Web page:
The coupling of Idea and Work I wrote about in the last post extends to many other aspects of endeavor. You may like the idea of a clean house, but the work is too much to keep it so. Its fun to dream of traveling to new destinations, but getting there is a whole other matter.

Such is the case with buying and utilizing local growers and their goods. The idea is nice and in vogue right now and to be able to say your stuff is grown within 50 miles of here is hip, but it’s not as easy as it sounds. To get there requires a commitment to doing the work.

Lucky for me I’ve got a guy who is just as committed on the supply side as I am on the consumption side.

Dave Sanders is a retired nurse who runs a farm and butchering operation about 30 miles from my store and grows some of the best vegetables and produce I have ever seen. Every week he calls me, twice now as the season is peaking, and tells me what he has and inquires about what he can bring me. I write him a nice check as a result.

I wish more growers would understand the value of this kind of marketing and service to guys like me. Chefs might like the idea of buying locally, but given the choice of having to go out and find it and retrieve it themselves, all while they are already under the time crunch, or just letting the produce truck bring in the latest shipment from California, the latter seems sometimes pretty attractive. The Idea gets lost to the Work.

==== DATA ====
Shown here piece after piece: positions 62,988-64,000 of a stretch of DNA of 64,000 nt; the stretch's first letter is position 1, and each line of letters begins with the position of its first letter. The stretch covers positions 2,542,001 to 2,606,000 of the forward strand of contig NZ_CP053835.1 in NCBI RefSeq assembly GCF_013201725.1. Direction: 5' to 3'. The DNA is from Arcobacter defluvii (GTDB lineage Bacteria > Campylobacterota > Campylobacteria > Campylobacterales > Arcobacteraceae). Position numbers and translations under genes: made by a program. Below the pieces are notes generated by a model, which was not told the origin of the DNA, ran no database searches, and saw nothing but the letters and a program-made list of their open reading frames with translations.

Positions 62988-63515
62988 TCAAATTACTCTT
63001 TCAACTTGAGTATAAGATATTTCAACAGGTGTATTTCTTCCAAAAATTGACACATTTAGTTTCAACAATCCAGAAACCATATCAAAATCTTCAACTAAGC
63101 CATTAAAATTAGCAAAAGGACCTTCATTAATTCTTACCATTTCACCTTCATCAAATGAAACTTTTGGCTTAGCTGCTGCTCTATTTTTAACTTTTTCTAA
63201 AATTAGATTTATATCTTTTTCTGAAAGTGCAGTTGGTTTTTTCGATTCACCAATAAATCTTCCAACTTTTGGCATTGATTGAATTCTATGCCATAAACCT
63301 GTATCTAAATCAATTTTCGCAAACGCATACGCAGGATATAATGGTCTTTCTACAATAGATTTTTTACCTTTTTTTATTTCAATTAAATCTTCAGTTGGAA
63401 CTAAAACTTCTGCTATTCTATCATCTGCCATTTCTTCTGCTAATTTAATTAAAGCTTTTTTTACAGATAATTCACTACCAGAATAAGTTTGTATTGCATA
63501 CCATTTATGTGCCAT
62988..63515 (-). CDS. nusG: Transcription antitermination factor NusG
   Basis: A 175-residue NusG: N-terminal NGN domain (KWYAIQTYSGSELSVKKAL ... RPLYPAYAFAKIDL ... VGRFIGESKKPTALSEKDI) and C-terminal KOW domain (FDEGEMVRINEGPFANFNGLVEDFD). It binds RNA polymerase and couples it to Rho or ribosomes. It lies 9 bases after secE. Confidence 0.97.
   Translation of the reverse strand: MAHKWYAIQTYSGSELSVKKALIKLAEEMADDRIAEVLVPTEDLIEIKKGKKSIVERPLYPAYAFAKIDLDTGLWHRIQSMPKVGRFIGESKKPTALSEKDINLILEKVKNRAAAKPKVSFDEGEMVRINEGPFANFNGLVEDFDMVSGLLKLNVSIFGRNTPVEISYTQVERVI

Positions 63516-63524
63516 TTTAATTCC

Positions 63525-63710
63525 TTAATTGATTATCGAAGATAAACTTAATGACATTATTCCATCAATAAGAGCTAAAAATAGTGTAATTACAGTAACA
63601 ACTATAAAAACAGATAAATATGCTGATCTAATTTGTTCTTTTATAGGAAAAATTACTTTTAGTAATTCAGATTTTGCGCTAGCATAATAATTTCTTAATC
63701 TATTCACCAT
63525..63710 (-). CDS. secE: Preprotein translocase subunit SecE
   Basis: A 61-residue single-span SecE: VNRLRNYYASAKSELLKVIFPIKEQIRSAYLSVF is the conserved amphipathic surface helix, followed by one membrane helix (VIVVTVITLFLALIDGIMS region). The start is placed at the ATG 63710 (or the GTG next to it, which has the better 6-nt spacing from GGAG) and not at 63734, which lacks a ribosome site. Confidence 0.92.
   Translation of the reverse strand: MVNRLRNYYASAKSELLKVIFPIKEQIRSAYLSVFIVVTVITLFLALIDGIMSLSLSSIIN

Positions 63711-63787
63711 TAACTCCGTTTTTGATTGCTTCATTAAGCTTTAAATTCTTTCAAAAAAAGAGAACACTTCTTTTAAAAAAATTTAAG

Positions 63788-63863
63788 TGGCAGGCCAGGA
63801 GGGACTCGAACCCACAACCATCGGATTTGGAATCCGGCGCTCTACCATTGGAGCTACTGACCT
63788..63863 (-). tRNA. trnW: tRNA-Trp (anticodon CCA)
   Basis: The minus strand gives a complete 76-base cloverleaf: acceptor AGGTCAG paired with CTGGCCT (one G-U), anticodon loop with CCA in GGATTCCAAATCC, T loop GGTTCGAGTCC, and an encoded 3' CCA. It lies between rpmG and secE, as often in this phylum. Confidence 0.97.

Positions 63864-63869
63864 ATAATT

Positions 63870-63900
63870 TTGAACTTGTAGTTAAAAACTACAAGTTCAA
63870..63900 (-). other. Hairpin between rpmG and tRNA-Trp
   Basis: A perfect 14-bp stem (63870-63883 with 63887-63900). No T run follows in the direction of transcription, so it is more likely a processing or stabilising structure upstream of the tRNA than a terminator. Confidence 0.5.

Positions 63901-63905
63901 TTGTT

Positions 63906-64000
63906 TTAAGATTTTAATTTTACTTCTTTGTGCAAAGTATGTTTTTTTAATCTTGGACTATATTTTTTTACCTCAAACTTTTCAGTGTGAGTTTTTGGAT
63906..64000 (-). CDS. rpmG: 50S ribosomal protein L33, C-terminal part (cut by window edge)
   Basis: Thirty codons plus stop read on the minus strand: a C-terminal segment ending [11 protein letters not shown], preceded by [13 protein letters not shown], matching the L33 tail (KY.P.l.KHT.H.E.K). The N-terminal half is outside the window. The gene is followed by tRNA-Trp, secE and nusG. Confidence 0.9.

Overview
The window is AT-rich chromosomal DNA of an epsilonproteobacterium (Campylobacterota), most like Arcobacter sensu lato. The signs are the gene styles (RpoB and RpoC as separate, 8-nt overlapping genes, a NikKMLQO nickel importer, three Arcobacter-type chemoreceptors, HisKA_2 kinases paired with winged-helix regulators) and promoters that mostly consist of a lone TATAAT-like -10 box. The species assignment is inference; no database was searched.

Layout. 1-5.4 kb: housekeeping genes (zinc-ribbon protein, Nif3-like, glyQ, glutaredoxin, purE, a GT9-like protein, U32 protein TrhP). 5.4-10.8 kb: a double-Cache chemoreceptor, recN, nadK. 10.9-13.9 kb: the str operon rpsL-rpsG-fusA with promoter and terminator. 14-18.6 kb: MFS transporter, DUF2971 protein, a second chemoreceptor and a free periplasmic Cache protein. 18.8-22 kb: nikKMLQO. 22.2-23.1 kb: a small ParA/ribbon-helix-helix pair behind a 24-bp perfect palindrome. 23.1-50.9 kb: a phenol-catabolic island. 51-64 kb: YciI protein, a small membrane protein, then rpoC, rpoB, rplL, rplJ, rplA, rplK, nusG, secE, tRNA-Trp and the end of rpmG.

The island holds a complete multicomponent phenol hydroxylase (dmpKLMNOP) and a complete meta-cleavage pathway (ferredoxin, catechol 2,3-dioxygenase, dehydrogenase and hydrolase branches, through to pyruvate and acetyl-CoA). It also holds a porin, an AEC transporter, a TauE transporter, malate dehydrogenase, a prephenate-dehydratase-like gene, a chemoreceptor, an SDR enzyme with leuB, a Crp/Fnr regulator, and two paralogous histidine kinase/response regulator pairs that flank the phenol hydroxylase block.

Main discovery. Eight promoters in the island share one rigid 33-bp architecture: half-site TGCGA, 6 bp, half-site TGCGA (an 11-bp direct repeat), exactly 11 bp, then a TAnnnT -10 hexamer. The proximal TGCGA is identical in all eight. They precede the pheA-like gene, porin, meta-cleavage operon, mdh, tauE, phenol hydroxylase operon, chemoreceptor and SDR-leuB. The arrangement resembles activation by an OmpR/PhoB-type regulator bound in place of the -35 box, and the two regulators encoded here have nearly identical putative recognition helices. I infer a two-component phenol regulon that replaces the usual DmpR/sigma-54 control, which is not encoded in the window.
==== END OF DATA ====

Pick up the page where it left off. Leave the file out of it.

Learning to do the Work together helps get the Idea done. From one guy I buy all my eggs, most of my chickens and ingredients for half my soup during the week, all because he arranges to get it to me. Find people who are committed to the Idea as you are, and see how much more Work is accomplished.

Dave

2 thoughts on “Dave

  • July 18, 2008 at 6:52 am
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    This is a great post, mostly because people don’t understand the “give and take” nature of the kind of establishment you are running. I strongly praise you and your efforts and all the hard (and fullfilling) work you put into every menu item and special!

    I just recently started artisan cheesemaking. When I say “just started” I mean I tried and failed several times over the past three years — mostly from not establishing a great curd; which is of course the KEY to making most cheeses.

    Last week I successfully whipped out a 1-lb wheel, which has started the aging process (7 days old now — just a youngin’). Now that I’ve successfully conquered the most difficult part: the curd; I’ve crafted a few cheese presses and will be upping the anty to 5-lb wheels.

    In a couple months when they have ripened, I would be honored for you to give them a taste…

    Keep up the outstanding work!

    God bless.

  • July 18, 2008 at 7:39 pm
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    I’ve tried my hand at cheesemaking, starting with cream cheese and queso blanco, which turned out edible. My quest for fresh mozzarella failed everytime, and that was the last of my cheese making attempts.

    Bring in the sample when its ready.

    ks

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